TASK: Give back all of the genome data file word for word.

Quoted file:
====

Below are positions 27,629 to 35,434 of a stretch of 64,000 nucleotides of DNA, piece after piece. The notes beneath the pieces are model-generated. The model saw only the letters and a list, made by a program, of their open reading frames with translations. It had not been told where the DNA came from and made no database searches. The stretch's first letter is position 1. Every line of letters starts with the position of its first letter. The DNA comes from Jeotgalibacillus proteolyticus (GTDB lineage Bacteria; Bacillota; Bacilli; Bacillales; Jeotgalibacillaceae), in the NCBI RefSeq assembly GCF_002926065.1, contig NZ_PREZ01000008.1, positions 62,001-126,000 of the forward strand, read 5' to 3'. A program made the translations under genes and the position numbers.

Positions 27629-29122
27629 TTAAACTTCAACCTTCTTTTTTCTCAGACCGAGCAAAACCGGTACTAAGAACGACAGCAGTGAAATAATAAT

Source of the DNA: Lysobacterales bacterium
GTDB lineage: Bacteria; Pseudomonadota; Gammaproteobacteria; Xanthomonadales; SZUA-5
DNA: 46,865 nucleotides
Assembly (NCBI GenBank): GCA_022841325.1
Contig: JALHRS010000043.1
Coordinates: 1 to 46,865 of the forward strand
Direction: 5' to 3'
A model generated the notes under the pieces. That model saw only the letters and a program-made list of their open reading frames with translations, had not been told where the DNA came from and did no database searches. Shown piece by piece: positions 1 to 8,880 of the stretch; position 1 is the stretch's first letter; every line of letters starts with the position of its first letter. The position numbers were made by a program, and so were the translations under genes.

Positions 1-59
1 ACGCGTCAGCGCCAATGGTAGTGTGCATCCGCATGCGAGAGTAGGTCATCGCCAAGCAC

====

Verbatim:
Below are positions 27,629 to 35,434 of a stretch of 64,000 nucleotides of DNA, piece after piece. The notes beneath the pieces are model-generated. The model saw only the letters and a list, made by a program, of their open reading frames with translations. It had not been told where the DNA came from and made no database searches. The stretch's first letter is position 1. Every line of letters starts with the position of its first letter. The DNA comes from Jeotgalibacillus proteolyticus (GTDB lineage Bacteria; Bacillota; Bacilli; Bacillales; Jeotgalibacillaceae), in the NCBI RefSeq assembly GCF_002926065.1, contig NZ_PREZ01000008.1, positions 62,001-126,000 of the forward strand, read 5' to 3'. A program made the translations under genes and the position numbers.

Positions 27629-29122
27629 TTAAACTTCAACCTTCTTTTTTCTCAGACCGAGCAAAACCGGTACTAAGAACGACAGCAGTGAAATAATAAT

Source of the DNA: Lysobacterales bacterium
GTDB lineage: Bacteria; Pseudomonadota; Gammaproteobacteria; Xanthomonadales; SZUA-5
DNA: 46,865 nucleotides
Assembly (NCBI GenBank): GCA_022841325.1
Contig: JALHRS010000043.1
Coordinates: 1 to 46,865 of the forward strand
Direction: 5' to 3'
A model generated the notes under the pieces. That model saw only the letters and a program-made list of their open reading frames with translations, had not been told where the DNA came from and did no database searches. Shown piece by piece: positions 1 to 8,880 of the stretch; position 1 is the stretch's first letter; every line of letters starts with the position of its first letter. The position numbers were made by a program, and so were the translations under genes.

Positions 1-59
1 ACGCGTCAGCGCCAATGGTAGTGTGCATCCGCATGCGAGAGTAGGTCATCGCCAAGCAC